…that so many people consider killing as acceptable behavior?

“Why Is It…?” was designed by Dr. Steiner to address readers’ questions about human behavior from a social psychological perspective in order to inform and stimulate dialogue about the ways in which our thoughts, feelings and behaviors are influenced by the presence of other people. Dr. Steiner holds a Ph.D. in Applied Social Psychology. In addition to working as a university educator over the last 17 years, she conducts individual and group consultations in matters of social relationships and behavior. Readers are invited to submit their questions anonymously in one paragraph or less to Dr. Steiner at [email protected].

Q: Why is it that so many people consider killing as acceptable behavior?

A: I once saw a three-year-old boy stand over a tree frog and eagerly say to his young playmate, “Let’s stomp and kill it!” And as I sit and write this column (while listening to the war-based video game blaring from a television in the next room) – I ponder the years that I’ve devoted to understanding and eliminating our social tendency for violence, destruction and the taking of life. This topic actually represents an interesting segue from last week’s column on our tendency to place differential value on the lives of human vs. non-human animals – as I’ve since read a column stating that we’re now considering removing wolves from the “protected species” list because of instances where hunting dogs have fallen prey to wolf attacks, while their owners were hunting bear.

Upon reflection, this irony in reasoning perfectly exemplifies the profound and disturbing contradiction underlying our moral values and social behavior toward the sanctity of life. The decision to lift the protective sanctions for the wolf population grants us permission to “kill” wolves – in order to save the lives of our hunting dogs – that are being “protected” in order to assist hunters in the “killing” of another animal. In this surreal scenario of self-confirmatory rationalizations – we are appointing ourselves as “Gods” – deciding the fate of which life forms are deserving of life or death.

In last week’s column, I cited Biblical references to highlight the inherent contradictions in our approach and relationship to animals. However, religious beliefs and practices have consistently played a role in our moral responses to killing other humans for millennia. Isn’t it ironic, that while religion is designed to instill a basis of morality and spiritual ethics within individuals – it has formed the basis for the greatest degree of bloodshed, warfare and killing in human history?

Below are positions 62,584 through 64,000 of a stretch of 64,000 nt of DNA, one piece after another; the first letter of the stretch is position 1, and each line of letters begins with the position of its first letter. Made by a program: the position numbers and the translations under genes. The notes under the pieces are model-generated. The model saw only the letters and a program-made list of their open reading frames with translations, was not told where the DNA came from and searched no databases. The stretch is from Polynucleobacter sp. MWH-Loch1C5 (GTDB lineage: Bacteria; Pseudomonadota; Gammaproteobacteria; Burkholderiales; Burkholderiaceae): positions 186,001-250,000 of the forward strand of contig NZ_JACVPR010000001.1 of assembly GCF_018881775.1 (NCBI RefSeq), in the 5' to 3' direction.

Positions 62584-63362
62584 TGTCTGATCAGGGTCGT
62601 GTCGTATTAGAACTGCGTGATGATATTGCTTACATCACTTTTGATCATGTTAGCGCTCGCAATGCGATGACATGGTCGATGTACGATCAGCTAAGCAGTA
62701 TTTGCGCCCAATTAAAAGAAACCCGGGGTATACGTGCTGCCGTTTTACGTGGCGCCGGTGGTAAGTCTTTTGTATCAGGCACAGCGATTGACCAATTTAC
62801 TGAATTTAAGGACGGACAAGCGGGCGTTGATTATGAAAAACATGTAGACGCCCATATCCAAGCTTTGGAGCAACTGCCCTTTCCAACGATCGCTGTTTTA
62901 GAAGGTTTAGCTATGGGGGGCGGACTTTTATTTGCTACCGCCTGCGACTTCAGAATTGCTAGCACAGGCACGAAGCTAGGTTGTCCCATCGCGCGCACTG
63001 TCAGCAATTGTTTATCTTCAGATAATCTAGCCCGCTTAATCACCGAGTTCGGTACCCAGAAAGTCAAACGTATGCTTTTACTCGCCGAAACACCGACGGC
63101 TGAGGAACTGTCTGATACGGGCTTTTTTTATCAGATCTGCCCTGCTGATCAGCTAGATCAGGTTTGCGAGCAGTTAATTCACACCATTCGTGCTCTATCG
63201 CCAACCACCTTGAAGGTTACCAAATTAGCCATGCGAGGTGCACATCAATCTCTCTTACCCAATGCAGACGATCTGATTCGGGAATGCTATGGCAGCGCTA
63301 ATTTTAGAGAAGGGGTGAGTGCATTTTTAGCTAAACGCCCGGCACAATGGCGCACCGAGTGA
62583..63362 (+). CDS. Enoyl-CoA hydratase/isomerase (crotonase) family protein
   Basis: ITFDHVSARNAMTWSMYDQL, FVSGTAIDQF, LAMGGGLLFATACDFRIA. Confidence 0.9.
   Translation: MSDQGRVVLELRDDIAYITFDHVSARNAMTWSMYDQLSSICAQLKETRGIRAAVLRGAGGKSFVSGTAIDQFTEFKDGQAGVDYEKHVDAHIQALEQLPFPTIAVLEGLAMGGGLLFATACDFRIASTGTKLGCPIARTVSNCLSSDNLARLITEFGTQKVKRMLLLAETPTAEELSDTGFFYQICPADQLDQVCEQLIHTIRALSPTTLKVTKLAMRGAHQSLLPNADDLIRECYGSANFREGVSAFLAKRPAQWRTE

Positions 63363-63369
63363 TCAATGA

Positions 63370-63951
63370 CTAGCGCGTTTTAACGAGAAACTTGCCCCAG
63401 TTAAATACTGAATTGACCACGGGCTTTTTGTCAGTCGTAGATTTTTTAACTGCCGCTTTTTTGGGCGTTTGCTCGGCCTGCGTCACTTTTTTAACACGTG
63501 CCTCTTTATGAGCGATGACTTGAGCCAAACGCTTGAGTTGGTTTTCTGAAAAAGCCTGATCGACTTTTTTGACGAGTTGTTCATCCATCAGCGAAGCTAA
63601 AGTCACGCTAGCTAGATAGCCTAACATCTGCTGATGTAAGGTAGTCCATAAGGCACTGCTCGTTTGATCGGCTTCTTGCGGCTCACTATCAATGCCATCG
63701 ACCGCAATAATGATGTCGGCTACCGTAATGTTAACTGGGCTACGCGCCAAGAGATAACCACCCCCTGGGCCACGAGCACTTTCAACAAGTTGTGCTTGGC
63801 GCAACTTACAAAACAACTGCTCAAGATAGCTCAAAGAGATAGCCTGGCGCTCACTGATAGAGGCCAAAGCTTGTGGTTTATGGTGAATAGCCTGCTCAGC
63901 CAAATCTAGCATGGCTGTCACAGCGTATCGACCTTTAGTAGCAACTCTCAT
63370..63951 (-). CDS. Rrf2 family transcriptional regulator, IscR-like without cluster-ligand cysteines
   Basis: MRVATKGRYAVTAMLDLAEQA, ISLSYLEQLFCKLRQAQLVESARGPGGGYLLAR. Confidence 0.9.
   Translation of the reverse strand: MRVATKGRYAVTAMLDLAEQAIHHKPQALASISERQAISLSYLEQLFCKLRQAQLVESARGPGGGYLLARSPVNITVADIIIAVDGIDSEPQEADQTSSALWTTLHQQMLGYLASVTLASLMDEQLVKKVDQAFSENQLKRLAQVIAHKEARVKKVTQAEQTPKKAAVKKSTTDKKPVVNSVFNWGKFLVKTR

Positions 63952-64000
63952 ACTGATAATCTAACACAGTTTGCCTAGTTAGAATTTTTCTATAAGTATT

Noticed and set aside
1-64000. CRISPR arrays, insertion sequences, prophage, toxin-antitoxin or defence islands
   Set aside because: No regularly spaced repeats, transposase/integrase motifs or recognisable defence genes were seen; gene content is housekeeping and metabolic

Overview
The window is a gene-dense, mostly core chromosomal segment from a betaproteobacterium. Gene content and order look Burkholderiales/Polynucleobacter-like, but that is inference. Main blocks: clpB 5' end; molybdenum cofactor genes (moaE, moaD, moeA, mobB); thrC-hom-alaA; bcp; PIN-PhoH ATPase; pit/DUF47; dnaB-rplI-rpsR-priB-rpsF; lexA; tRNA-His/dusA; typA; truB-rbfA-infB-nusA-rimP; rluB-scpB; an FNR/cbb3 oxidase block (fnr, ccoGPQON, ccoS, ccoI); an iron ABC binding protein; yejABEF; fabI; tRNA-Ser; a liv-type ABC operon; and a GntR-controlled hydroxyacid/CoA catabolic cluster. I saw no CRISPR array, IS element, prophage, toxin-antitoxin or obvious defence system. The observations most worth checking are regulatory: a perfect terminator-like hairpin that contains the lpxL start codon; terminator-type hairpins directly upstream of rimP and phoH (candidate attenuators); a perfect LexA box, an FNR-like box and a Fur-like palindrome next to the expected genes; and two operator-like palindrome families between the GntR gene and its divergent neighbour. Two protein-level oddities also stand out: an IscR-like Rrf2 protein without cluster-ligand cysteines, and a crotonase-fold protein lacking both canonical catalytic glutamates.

“Thou shalt not kill” (Exodus 20) – one of the primary religious “commandments”– is a clear, unambiguous spiritual directive that addresses and pertains to a majority of our society’s members. Yet, these same individuals (who consider themselves devout followers) also support the NRA, capital punishment, the hunting of animals, and vehemently defend the engagement of U.S. military operations – all of which involve the sanctioned act of “killing.”

When faced with this paradox, many are quick to resort to the “self-defense” posture. However, “offense” and “defense” are simply two sides of the same coin – with the “heads or tails” being determined by one’s own, subjective perspective. The wolf is “defending” his/her right to survival when engaging in predatory behavior. But from the perspective of the human hunter’s desire for power and control – the wolf attack is deemed as “offensive” – and hence, justifies the hunter’s right to kill.

In applying this concept to a geo-political example, Americans may view the attacks of 9/11 as “terrorism” while those on the “flip-side of the coin” may very well have viewed the attack as “defensive,” in retaliation to the perceived threat that American/Western postures have imposed across much of the global population. Whether fueled by religious, political, or economic motives – humans can always generate an argument that justifies a willingness and necessity to kill – despite moral/legal laws to the contrary.

There is little difference between “hunting” (open-season on certain animals) and “war” (open-season on certain humans). And the only difference between “murder” and “heroism” is that the hero “kills” in promotion of, and in accordance with our personal, social, political, religious or economic interests. Yet, both acts result in the deliberate taking and loss of life.

Perhaps this is why the Biblical commandment reads simply, “Thou shalt not kill” – making no distinctions as to when, why, how, where, and for whom the directive applies. The commandment does not say, “Thou shalt not kill – unless the victim’s skin color, religion, politics, or number of legs are different from our own!”

Our spiritual bankruptcy and lust for power continues to fuel the perpetual and senseless taking of life, and because of our mindless conformity to the precedence of prejudice, hatred and entitlement of those seeking to gain and maintain power, lives destroyed in the wake of our madness remain dishonored and disgraced. We must raise our consciousness to the realization of the “oneness” of life – as a divine and fragile thread, connecting us all to the source of existence.

“When the power of love overcomes the love of power – the world will know peace.” ~ Jimi Hendrix